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Rehashing the Obvious: DMN’s Restaurant Star Rating System is Still Broken

The restaurant reviewers at the Dallas Morning News can’t win for losing. Each Wednesday when their reviews hit the web, readers who take the time to comment still seem confused by the number of stars assigned to a review. Sometimes there are more positive statements than negative, yet the restaurant receives only two stars.

It’s a difficult and complicated task to coordinate reviews and stars. But if you have to keep explaining your method, you should know whatever you are doing is not working and you are not serving your readers. Let’s go back.

On June 19, 2009, Leslie Brenner wrote:

“If a restaurant is serving brilliant main courses and charging $50 for them, that’s far less impressive to me than if it’s serving brilliant main courses and charging $22 for them, and I definitely consider than when assigning a rating. If you charge $50 per entree you can afford much more help in the kitchen. It’s a lot of money to charge, and my expectation is that the dish will be stellar. And if you’re asking a diner to pay that kind of money, the whole experience, including service and ambience, had better be stellar too. At the lower end of the financial scale, if I find a restaurant with good, honest cooking, where you pay, say $10 for an amazing chile relleno stuffed with brisket, that’s definitely appreciated and it’ll be rewarded.”

I disagreed and proposed a solution to the impossible task the DMN faces of aligning their stars. Divide restaurants by price points and use a different color star for each. That makes it easy to spot a four-star burger joint over a four-star $50 steak joint. (Dave Faries if you use that I will send you a bill.)

But, noooooooooo. Today, the DMN complicated the situation beyond repair. Now, dear reader, you have to evaluate “evolving stars” and “old stars” to balance when deciding where to spend your $50.

Oh that makes me sad and gives me a five-star headache. Love to hear your suggestions.

27 comments on “Rehashing the Obvious: DMN’s Restaurant Star Rating System is Still Broken

  1. To me, the stars should be the average of 3 sections.. Food, Service, and Value for your money. If you get the worlds greatest taco with the worlds greatest service, the fact that you spent $50 for a taco should bump the rating down, because unless it is made with a rare breed of lobster harvested from the frozen water deep within the moons surface, it isn’t balance.

  2. Keith, that seems inherently like what the DMN star system already is. I feel that DMN’s star rating is very clear and very simple. I’d be willing to bet that for every imbecile who complains that they don’t understand the star system, there are probably 20 readers that DO understand it.

    Nancy, your proposed “fix” is a joke. I suppose you think it’d be even clearer if we used a three-dimensional matrix of varying color gradients to rate restaurants, but the simple fact of the matter is the current DMN star system is simple solution to a multi-variable problem. It’s something that 95% of the population understands. You’re just trying to dig up dirt because… well, you’re D Magazine. Vapid articles are your specialty.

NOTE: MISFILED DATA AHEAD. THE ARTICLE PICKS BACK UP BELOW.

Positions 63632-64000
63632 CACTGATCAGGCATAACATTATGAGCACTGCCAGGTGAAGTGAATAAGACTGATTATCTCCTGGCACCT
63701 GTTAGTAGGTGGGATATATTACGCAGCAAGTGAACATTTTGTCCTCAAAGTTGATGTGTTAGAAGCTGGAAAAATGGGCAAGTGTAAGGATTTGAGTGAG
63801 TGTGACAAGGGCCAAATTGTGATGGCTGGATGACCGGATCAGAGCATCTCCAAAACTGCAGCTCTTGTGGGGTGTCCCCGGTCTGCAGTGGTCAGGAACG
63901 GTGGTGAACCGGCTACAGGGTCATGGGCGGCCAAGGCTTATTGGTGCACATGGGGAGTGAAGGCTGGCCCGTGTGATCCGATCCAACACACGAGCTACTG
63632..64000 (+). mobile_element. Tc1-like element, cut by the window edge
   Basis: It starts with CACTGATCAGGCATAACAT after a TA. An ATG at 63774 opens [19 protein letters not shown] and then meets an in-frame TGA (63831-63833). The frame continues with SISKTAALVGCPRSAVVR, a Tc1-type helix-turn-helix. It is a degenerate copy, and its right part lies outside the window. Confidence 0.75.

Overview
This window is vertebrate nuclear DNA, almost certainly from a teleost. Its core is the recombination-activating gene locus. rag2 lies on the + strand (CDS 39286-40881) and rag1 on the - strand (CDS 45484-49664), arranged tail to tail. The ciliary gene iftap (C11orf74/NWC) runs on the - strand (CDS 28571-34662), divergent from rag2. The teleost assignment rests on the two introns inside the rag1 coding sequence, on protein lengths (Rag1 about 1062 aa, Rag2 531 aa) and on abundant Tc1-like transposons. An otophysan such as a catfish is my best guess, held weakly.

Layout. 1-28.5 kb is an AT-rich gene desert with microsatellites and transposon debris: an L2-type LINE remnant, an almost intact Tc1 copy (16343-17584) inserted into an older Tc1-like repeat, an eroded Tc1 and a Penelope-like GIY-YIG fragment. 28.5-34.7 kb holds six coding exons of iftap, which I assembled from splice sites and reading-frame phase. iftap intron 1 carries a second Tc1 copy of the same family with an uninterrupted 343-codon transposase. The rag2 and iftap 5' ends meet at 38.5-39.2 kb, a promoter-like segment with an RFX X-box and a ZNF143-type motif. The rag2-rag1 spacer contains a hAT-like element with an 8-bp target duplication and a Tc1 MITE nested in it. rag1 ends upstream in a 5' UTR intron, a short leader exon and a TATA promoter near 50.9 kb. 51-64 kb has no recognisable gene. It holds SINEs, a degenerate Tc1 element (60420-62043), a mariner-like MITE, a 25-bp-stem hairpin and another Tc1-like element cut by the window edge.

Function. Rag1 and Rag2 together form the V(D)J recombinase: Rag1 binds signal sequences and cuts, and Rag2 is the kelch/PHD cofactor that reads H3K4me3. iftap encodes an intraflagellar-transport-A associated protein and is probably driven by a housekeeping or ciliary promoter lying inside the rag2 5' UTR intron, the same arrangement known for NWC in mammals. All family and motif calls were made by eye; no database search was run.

3. Who reads the Dallas Morning News anymore?
    It should disappear and Dallas life will just continue

  4. I have no problem understanding the DMN rating system. However, I read the reviews. Perhaps if I just made a snap judgement by looking at stars only I would miss some decent restaurants.

  5. @chris: Wow, someone’s mommy did not love him enough. Chill out dude. Act like this is your daughter or best friend’s wife who wrote this, and you don’t agree with her methodology or point, and think about how you would politely disagree and make the same counterpoints. You don’t need vitriol to be a good writer or debate an issue. I respectfully disagree that she is just trying to dig up dirt — I think her point has some substance behind it and merits a discussion. Without calling anyone an imbecile.

  6. It seems the DMN keeps trying to re-educate its readers into changing a long held belief system. They expect us to adapt to their ‘new’ logic. Common sense dictates that 1 star is poor, 3 is mid-range, and 5 is great. It is a logical scale.
    Yet now we are told that 2 stars (or 40% of the scale) is Good and 3 stars or 50% is ‘Very Good.’ Not logical.

  7. I think TLS’s comment exemplifies the issue here. If you don’t read the review you might be misled by the star rating. Shouldn’t they sync up? Obviously, the start system is flawed. Part of the reason for having a star rating, is so the reader can quickly get a gist of the nature of the review.

    It cracks me up when someone on the DMN blog (like Brad or Leslie) gets all annoyed that they always have to re-explain the star system. Then they, or more likely some self-important reader, makes a condescending comment about how the other readers are imbeciles. How about this: if you have to explain it every week, maybe the problem is the star system, and not the readers.